THE NEOLITHIC TEMPLES of MALTA


THE GLIMPSES OF A MYSTERIOUS PAST

Until recently, the Egyptian pyramids were thought to be the oldest architectural monuments in existence. Recent archaeological research, however, has shown that the earliest Neolithic Mnajdra Templetemples on Malta are about 1,000 years older than the famous pyramids of Giza. Huge rocks, several tons in weight, were used in the construction of these temples. Even with modern techniques and tools this would not be an easy task today. How these enormous loads were moved, or even lifted, 5,000 or 6,000 years ago, remains a mystery.

The earliest temples, such as the one at Ggantija on Gozo (pictured), were built by piling huge rocks on top of each other. They did not have any carving or decoration. Later temples, such as the one at Hagar Qim, in Malta were made of huge stones fitting very closely together and ornately decorated. Carving was done with only very primitive flint and obsidian tools. No archaeological remains made of metal from this period have been discovered in Malta. One theory is that this prehistoric people did not use metal because they may have foreseen, in its use, their own future destruction.

The subterranean burial place at Malta's Hal Saflieni, the so called Hypogeum, is an even more astonishing relic and its accidental discovery in 1902 caused quite a sensation in world archaeological circles. The temple must have been literally carved into the rocks over hundreds of years with the simple tools made from flint and obsidian. Starting at ground level the Hypogeum descends several stories below ground and covers an area of more than 500 square meters. The Hypogeum was certainly a place of worship and burial - the bones of over 7,000 people have been found - and could also have been used as a place for the training of priestesses. A number of relics support this hypothesis.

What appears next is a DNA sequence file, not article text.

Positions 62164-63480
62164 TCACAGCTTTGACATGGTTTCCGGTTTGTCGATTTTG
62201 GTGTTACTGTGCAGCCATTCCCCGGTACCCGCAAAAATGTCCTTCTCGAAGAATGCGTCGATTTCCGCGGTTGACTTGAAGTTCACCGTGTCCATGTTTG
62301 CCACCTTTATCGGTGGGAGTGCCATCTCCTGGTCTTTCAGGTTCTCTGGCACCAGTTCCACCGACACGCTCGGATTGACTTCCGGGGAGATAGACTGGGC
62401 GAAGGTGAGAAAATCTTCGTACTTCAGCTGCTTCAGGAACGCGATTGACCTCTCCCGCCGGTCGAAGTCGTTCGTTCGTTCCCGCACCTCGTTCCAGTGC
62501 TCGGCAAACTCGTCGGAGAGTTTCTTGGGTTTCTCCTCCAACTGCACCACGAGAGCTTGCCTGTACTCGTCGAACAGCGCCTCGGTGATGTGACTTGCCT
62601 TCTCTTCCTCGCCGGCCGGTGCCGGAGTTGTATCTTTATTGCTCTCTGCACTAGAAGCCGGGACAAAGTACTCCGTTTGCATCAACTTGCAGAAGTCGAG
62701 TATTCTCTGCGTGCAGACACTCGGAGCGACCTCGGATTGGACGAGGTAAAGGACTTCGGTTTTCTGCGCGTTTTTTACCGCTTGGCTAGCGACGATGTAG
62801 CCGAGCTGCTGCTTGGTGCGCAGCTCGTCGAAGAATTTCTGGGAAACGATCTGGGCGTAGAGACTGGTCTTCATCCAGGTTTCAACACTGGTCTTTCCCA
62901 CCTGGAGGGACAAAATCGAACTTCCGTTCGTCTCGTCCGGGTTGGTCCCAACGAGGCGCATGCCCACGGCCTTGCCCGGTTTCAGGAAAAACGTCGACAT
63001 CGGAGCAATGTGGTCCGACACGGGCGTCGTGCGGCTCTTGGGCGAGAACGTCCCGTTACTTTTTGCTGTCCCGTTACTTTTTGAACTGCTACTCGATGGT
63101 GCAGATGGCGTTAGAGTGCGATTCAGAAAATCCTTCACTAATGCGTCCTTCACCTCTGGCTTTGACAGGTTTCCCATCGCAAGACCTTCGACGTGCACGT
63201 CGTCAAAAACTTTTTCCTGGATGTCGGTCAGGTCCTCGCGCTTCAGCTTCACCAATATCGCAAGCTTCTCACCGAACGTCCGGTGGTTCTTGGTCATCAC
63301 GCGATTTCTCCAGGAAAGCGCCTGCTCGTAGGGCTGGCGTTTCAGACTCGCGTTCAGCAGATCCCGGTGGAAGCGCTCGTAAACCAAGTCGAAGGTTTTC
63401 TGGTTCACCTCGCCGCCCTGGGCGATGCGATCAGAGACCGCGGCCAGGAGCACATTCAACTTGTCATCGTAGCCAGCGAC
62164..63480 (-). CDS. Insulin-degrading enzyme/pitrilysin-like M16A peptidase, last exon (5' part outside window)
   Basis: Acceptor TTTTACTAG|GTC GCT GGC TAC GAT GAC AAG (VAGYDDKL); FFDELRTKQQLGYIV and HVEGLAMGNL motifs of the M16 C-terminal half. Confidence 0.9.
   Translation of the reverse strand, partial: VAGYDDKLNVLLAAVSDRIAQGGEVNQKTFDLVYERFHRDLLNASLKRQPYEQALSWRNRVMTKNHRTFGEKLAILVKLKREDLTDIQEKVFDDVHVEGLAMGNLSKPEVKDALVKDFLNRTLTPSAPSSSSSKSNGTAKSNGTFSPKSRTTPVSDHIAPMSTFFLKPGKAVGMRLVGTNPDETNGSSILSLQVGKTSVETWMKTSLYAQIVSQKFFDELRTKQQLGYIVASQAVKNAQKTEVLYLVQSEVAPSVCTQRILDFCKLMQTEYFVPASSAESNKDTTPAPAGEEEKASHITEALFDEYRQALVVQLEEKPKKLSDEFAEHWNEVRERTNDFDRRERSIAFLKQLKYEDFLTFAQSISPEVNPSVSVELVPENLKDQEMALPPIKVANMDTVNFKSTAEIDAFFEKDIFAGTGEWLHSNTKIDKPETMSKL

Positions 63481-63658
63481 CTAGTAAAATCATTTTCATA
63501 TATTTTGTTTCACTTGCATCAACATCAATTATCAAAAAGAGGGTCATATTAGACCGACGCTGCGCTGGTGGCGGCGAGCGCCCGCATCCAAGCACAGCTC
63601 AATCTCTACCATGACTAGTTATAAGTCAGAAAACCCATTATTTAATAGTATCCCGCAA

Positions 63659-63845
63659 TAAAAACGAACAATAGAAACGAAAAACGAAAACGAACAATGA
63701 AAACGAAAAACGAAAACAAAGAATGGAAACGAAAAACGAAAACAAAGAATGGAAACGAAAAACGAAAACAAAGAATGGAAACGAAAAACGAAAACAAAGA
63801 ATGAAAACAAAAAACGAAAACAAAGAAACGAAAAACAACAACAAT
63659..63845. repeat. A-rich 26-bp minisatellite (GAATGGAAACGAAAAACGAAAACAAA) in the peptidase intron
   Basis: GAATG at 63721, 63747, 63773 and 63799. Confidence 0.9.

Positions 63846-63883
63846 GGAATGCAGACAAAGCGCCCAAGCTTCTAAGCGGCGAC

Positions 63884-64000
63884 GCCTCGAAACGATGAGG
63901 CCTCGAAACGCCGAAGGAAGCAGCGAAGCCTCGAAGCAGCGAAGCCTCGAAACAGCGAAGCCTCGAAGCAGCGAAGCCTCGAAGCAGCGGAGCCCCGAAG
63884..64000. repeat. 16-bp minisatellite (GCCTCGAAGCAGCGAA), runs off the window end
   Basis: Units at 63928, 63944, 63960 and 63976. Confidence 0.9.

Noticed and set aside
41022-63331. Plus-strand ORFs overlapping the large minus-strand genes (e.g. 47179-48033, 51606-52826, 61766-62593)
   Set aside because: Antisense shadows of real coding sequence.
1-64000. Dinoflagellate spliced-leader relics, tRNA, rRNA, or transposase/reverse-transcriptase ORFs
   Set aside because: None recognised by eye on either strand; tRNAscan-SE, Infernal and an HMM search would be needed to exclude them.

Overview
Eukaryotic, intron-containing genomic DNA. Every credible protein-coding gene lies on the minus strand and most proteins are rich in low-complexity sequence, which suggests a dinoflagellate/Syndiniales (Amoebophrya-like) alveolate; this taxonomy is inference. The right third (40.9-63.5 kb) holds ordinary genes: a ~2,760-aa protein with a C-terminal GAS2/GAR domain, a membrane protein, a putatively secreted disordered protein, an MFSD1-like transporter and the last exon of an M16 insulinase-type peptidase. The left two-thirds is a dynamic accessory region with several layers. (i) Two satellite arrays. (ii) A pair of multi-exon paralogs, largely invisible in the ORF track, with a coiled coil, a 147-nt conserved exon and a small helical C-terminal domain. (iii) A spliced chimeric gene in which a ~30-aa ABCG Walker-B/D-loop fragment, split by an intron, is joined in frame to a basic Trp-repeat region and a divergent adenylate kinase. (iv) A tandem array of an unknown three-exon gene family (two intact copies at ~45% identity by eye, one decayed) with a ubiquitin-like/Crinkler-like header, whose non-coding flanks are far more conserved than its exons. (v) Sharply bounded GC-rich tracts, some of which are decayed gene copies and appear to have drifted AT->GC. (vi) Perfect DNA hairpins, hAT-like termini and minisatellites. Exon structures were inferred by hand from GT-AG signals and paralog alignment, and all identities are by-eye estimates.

All traces of the mysterious people who built the Hypogeum disappeared suddenly around 2,000 BC - at the height of their culture. How this peaceful people disappeared we will never know. It remains pure speculation as to whether conquerors with modern metal weapons wiped out this unarmed, unfortified people, or whether a sudden epidemic destroyed all human life on Malta for centuries. Equally strange and mysterious are the cart ruts found on many of the rocky ridges in Malta. The most popular theory is that these were made by primitive slide-carts used before the invention of the wheel.



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